I usually spread a thin layer of peat moss on top of everything when I’m done, but the prices here are $8.49 per 3 cubic yards! I would need 10. NO WAY am I spending almost $100 on peat moss, no way. That would literally eat up any savings I’d make by planting my own food. So we’re going to have to do a little extra labor this year— watering and lots of weeding.

VineBud287613

The grape vine has thus far survived the roaming deer.

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High Mowing Seeds Company is Totally Cool

April 28, 2010

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Whoa.

The folks at High Mowing Seeds in Vermont saw my post where I said that I was happy with the organic seeds, but I was not so happy with the shipping packaging. Guess what? They emailed me. I am IMPRESSED. In this day and age when many companies couldn’t care less about customer satisfaction, High Mowing Seeds actually LISTENED to what I said and then they go the second mile to make me happy.

WHOA.

This is what they said:

Hi, Rebecca:

Someone here at High Mowing came across your recent blog post and brought it to my attention. First of all, thanks for your seed order and for making the commitment to supporting an independently-owned, 100% organic seed company! Second of all, I’m really sorry that you weren’t satisfied with the shipment of your seeds.

We have two goals in selecting the packaging we use to ship you seeds. One is to make sure the seed is well protected and gets to you intact. The second is to select packaging that has a small environmental footprint. We are proud to say that the packaging we use to mail you your seeds is made from recycled content and is itself completely recyclable. However, from your description, it sounds like our shipping staff may have put a few too many seed packets in the envelope and we didn’t quite meet the first of our shipping goals. Our customers’ satisfaction is important to us, and so I’m happy to offer you free shipping on your next order. [they sent me a promo coupon]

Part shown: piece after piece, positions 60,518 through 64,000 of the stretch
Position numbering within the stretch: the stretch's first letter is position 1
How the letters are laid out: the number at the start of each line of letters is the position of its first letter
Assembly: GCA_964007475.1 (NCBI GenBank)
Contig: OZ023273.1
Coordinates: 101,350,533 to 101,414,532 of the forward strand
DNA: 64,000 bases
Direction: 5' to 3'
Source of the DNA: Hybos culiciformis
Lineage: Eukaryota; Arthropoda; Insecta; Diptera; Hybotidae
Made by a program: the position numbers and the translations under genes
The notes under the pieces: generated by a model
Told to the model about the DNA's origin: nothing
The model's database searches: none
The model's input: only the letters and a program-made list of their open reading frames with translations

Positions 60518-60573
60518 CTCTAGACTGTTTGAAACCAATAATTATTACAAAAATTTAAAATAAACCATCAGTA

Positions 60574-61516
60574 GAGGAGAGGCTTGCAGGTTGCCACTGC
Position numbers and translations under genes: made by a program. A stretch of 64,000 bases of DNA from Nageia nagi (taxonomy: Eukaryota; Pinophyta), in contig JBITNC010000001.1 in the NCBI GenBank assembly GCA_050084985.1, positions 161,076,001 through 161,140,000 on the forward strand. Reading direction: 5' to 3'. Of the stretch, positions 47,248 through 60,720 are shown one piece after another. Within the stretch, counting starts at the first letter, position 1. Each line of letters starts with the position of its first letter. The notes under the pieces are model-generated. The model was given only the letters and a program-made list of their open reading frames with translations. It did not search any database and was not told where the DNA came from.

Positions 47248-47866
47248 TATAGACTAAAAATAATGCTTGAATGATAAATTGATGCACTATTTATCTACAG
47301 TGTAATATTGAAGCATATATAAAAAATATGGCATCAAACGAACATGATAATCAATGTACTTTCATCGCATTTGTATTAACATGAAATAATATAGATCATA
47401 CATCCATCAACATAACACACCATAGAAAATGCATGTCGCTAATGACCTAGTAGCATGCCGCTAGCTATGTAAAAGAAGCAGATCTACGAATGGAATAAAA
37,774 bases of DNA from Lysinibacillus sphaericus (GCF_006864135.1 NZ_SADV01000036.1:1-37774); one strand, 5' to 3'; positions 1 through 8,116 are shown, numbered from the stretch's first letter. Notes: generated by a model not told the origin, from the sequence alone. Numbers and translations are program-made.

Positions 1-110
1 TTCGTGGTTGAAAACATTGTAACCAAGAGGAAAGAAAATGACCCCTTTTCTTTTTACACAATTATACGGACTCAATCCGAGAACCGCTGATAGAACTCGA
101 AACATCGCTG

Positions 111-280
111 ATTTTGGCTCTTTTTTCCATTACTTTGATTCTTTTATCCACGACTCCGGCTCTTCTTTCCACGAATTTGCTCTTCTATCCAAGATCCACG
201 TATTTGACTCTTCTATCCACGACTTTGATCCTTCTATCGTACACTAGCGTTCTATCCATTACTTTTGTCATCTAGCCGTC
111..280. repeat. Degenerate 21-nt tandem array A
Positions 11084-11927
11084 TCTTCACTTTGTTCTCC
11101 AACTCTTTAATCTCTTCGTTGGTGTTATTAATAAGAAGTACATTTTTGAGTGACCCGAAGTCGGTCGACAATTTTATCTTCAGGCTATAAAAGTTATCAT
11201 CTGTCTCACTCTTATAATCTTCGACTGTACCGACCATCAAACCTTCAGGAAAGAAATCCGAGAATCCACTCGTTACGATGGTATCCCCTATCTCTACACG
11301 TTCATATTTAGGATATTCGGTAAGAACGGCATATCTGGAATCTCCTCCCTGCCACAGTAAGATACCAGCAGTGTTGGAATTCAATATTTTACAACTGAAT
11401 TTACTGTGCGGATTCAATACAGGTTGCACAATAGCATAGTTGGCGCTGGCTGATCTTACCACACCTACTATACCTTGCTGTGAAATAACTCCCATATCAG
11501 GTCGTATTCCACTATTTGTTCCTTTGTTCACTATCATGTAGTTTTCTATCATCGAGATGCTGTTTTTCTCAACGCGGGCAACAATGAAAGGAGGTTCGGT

Also, please let me know if any of the packs of seeds were damaged in shipment, and we’d be happy to send you a follow-up item.

Our shipping and handling rates are based on the dollar amount of your order, which is the best way we have of estimating the cost to process and ship an order (assuming the more seed a customer buys, the more the order will cost to processes and ship). Unfortunately, this can get skewed when a customer buys more high-value seed, which increases the dollar amount of an order without necessarily increasing the shipment weight. This is partly what happened in your case, with some of the larger packet sizes that you ordered. We’re always rethinking how we do things, so I’m happy to be reminded of this issue to see if it’s something we can improve upon.

I hope that some of this helps to improve your experience with High Mowing Organic Seeds. I think you’ll find our seeds to be of great quality. Happy planting and hope you have an abundant season!